Rachid Koraichi: a mystical winner of the Jameel Prize

The Algerian winner of the V&A's biennial Jameel Prize talks about his devotion to craft and his Sufi inspiration.

The Jameel winner Rachid Koraichi and his piece Les Maîtres Invisibles in the V&A.
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As only the second recipient of the biennial Jameel Prize at London's Victoria and Albert Museum (V&A), the Algerian artist Rachid Koraichi took away an award of £25,000 (Dh146,000) and acknowledgement of his Islamic craft from one of the world's leading cultural institutions on Monday evening.

The winning work is a collection of six tall banners that incorporate mystic symbols and plaits of calligraphy from Koraichi's hand. Each is dedicated to a Sufi master, the poet Rumi, for instance, or the 13th-century philosopher Ibn Arabi, and feature stick-figure whirling dervishes and imagery drawn from a well of esoteric sources.

Koraichi, who is in his 60s was selected from a shortlist of 10 artists that spans several generations. He was up against the likes of Monir Farmanfarmaian, a leading figure in Iranian modernism who has created beguiling mirror mosaics for the past 50 years. There was also much younger talent - Noor Ali Chagani, for instance, a trained Pakistani miniature painter who has applied his style to sculpting with tiny terracotta bricks.

But Koraichi's work fits perfectly into the Jameel Prize remit. His pieces draw on handmade traditions in the Islamic world. Speaking to The National just after receiving his award, Koraichi reflected on this inspiration, and found common ground with the other artists on the shortlist.

"The level of quality is stunning and I'm amazed to be with this group of people. Many of them merited this prize," he said. "I think that there are real connections going on between the minds of the artists here. Everyone is thinking about how we can join our present with our traditions."

Koraichi pointed to the shortlisted work of Bita Ghezelayagh, a series of felt shepherd's robes ornamented with iconography from the 1979 revolution in Iran. "I've had similar ideas myself, because I've wanted to talk about the importance of robes and costume in a living culture. I think that the big question shared by both the Islamic world and the West is of how you join modernity with your past."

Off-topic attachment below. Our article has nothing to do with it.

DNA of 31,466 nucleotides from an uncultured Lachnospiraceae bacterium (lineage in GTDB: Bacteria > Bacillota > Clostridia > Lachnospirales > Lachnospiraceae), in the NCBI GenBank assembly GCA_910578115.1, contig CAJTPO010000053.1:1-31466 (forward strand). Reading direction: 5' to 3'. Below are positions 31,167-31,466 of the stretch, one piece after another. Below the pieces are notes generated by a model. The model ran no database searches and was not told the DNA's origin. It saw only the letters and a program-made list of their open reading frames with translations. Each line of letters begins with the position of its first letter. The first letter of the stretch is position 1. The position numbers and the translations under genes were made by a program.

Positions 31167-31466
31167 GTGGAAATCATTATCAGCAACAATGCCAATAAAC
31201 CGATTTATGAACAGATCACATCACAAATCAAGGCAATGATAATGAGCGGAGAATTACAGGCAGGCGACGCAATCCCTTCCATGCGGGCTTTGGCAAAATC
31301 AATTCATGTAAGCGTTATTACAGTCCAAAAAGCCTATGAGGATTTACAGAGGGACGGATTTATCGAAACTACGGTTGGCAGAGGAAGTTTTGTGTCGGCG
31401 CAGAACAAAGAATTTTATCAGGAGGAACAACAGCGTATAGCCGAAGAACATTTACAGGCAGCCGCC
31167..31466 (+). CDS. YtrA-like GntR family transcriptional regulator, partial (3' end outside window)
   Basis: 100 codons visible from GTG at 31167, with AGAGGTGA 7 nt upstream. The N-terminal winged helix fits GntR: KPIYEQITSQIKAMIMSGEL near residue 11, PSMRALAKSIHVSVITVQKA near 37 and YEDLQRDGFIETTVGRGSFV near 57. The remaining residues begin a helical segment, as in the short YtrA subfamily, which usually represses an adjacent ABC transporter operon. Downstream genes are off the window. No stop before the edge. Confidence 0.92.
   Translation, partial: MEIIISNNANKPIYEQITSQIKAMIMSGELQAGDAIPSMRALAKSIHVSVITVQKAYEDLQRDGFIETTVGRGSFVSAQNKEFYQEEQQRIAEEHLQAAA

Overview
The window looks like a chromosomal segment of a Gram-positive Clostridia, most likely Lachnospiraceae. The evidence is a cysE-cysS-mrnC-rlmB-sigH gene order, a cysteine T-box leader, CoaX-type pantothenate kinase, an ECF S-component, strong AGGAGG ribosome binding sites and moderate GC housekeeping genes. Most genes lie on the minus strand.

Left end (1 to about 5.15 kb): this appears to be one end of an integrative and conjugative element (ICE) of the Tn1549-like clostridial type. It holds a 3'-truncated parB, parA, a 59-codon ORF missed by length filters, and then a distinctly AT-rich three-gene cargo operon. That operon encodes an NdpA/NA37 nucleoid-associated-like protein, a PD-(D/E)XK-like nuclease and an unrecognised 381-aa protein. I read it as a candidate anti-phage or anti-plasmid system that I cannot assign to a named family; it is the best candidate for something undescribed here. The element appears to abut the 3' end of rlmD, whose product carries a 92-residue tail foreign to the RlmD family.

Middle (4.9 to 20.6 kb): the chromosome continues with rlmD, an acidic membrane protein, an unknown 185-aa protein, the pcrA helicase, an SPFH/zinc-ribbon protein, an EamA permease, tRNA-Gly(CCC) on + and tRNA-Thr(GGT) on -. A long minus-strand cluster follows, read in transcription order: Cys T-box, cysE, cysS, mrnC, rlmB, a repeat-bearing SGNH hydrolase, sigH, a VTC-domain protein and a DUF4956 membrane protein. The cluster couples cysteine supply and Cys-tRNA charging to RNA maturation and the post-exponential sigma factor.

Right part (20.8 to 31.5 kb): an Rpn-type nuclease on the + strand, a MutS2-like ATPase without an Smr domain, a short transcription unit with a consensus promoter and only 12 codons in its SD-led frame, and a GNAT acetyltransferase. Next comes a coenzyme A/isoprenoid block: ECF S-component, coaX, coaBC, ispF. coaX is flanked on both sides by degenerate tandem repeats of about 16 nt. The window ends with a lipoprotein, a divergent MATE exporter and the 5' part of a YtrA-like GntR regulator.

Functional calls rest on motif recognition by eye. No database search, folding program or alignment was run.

What Koraichi tries to achieve in his work could be described as "living culture". There's almost a cumulative sense about these banners - the artist's extensive research into symbols, ritual and song become shards of inspiration that cling, magnet-like, to the visual composition. There's an ordering, but also some sense of free-association: the meaning of these nuanced symbols is never explained directly, yet they have some unnameable power that speaks to our intuition. Our understanding of them comes in glimpses. As a cave painting might communicate something in its most stripped-down form, so do these works tap into a shared symbolic understanding that is universal.

In that way, this works like reading the Sufi saints that Koraichi venerates. "We can talk about Ibn Arabi and Rumi, but I look at recent poets like Mahmoud Darwish and the work of John Berger. These are contemporary versions of the same overall intensity." Though we think we have modernised, nothing has really changed, Koraichi continued. "We breathe the same air, we look for the same fruitful relationships with people. These old poets speak to us today in exactly the same way as they did."

But a "living culture", Koraichi suggested, is best expressed with the hands. The imagery and composition on these six huge banners is so tight, yet the presence of the artist's hand gives them warmth. "When we talk about an Islamic craft tradition, we're not talking about the art of the 19th century that took place in an artist's studio and on canvas. Here we're talking about things that come out of everyday life," Koraichi said. "It's not a world in which the artist lives apart."

The culture of the artisan - still present, but steadily disappearing in the streets of Koraichi's native Algeria and surrounding Maghreb countries - offers an insight into how art can be drawn directly from a day-to-day world, yet heightened by the dedication of craft. "If you look at the foundations of western art," Koraichi continued, "it was based on a whole tradition of craft that went into churches; the goblets made by metalworkers and the marbling. It's exactly the same with mosques, in that they were built by those who could work with stone and weaving. These are sources that we can clearly see but the question we have is how to take those disappearing traditions and make them present again in the living moment."

Koraichi's works are offerings, first and foremost. To the Sufi saints they venerate, they offer the hand of an artist who has lived a life reading and reflecting on their lives. To the craftsmen that he adores - the streetside painters, metalworkers and, indeed, banner-makers of the past - he has carved out an oeuvre of offerings so that they not be forgotten. As Koraichi headed off to celebrate, he uttered a simple, telling koan: "All that is not offered, is lost."